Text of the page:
the Salt Lake Tribune article by Lisa Shencker November 25, 2009: For many people of color, education - far from being a tool
for uplift -
was a bludgeon, designed to strip culture, difference,
non-white children and to "civilize" them with the master
U.S. history. For Native people, this calculated cultural
done with force, as Native children were taken from their
sent to government boarding schools designed to "Kill the
"These kids are living in Utah, and they need to know the whole story," said Elizabeth Player, curriculum coordinator for the Utah Indian Curriculum Project at the American Advertisement West Center at the University of Utah. "If we miss out on the first people in our state and their current status, we're missing a huge piece of that puzzle as to who we are as Utahns."
"Too often, museums and other institutions portray Indians as they do the dinosaurs, like we're dead and gone," said Forrest Cuch, former director of the state Division of Indian Affairs. "But we're not."
"I feel like I can finally do it justice," said Quinn Rollins, a seventh-grade teacher at Bennion Junior High in Taylorsville."
Tiana Tollestrup, an eighth-grader at Crescent View Middle School in Sandy, said she's eager to learn more about her own heritage and American Indian historical figures.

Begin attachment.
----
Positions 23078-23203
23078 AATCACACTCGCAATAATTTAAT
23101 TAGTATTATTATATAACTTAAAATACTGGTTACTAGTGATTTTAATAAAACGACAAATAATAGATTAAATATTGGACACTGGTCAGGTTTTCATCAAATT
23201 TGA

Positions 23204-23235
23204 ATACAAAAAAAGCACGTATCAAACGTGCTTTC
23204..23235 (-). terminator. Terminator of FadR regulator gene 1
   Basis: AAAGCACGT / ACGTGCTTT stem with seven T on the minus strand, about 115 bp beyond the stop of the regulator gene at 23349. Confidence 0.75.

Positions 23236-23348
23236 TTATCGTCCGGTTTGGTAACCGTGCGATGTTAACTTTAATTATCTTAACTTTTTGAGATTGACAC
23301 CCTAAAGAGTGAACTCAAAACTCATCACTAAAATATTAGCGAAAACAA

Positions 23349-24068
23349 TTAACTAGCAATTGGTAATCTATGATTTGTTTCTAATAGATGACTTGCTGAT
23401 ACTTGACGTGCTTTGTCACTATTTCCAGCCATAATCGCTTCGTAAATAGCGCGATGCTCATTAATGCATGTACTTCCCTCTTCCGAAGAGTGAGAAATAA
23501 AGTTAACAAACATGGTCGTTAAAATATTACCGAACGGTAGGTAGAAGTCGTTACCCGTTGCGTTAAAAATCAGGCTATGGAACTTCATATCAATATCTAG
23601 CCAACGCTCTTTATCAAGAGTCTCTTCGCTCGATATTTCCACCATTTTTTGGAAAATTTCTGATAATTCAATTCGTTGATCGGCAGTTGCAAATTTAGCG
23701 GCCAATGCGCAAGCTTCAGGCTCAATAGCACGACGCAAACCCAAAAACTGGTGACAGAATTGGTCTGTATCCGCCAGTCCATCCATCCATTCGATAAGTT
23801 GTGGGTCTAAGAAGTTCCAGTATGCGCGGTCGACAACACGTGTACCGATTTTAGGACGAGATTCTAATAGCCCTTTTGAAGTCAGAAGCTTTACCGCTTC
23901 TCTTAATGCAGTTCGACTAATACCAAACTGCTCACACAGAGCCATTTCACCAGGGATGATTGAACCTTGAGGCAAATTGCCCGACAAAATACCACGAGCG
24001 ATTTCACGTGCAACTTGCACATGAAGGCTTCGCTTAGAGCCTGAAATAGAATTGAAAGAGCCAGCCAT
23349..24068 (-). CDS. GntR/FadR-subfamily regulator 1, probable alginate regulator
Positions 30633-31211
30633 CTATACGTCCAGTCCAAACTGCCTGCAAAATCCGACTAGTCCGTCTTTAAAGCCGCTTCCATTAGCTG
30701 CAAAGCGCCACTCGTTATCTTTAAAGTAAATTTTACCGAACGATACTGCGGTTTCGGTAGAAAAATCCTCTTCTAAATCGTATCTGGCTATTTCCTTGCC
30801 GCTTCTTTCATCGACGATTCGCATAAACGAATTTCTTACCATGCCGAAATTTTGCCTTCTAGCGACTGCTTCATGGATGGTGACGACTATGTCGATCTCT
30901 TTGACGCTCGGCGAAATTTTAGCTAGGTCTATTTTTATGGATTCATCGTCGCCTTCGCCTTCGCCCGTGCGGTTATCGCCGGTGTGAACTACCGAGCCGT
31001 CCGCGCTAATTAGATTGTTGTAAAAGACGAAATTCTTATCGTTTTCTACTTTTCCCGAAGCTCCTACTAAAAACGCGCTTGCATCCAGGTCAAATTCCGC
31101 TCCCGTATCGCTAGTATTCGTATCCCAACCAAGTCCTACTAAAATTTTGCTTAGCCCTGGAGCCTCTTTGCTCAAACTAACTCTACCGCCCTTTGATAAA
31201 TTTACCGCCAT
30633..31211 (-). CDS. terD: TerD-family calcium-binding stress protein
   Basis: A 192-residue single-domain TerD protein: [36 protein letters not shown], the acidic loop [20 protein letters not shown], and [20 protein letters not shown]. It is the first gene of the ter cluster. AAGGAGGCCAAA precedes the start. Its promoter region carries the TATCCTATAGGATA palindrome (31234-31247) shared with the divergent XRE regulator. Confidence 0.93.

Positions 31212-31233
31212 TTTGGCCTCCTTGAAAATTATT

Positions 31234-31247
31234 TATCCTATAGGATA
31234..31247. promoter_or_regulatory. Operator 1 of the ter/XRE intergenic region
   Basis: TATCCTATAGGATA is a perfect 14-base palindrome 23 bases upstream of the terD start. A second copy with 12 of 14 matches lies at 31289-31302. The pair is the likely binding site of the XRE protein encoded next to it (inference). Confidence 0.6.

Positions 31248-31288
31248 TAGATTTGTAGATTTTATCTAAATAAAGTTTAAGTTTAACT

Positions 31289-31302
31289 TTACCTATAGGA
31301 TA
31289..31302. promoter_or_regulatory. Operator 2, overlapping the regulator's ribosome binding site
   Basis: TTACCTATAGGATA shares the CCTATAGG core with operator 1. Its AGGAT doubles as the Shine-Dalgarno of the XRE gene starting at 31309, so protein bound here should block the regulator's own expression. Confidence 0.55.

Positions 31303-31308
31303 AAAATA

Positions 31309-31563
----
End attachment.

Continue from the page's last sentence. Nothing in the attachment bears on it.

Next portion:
Utah failing to educate Indian kids, report says
"Indian people are still suffering from and have not healed from the North American conquest, nor the violent struggle to settle Utah, predominantly by members of the LDS Mormon faith." In order to educate Utah's American Indian children, it's important for those youths to understand their past, "begin to heal" and start believing in themselves, according to the report.
Another finding is that Utah's tribal communities continue to blame failed economic and educational systems on or near reservations for many problems within tribes. But the plan says the blame game between schools, American Indian parents and their children needs to stop.
"We have learned that for American Indians in the state of Utah," the plan says, "social dysfunctions are real and have a major impact on education and what happens in schools." Among possible solutions, it says some tribes, which have their own sovereign rights, are willing to enter into agreements with the government to clarify expectations between the state, tribes and school districts.
The report goes on to say a lack of "accurate and culturally relevant curriculum" perpetuates stereotypes and contributes to low self-esteem among Indian students. Administrators, counselors and teachers, the group said, should have to demonstrate cultural competency related to American Indians as a graduation requirement.
Native Education - By Naomi Isshisaka
"The only chance of saving any of this race, will be by
children, at a very early age, and educating them in our
habits, in a
situation removed from the contagion of Indian pursuits."
- William Tudor in Letters on the Eastern States, 1821
Educators should avoid manipulative phases and wording such as "massacre," "victory," and "conquest" which distort facts and history.
See: Native American Protocols We have added this page to help educators and people who are beginning relationships with Native American people.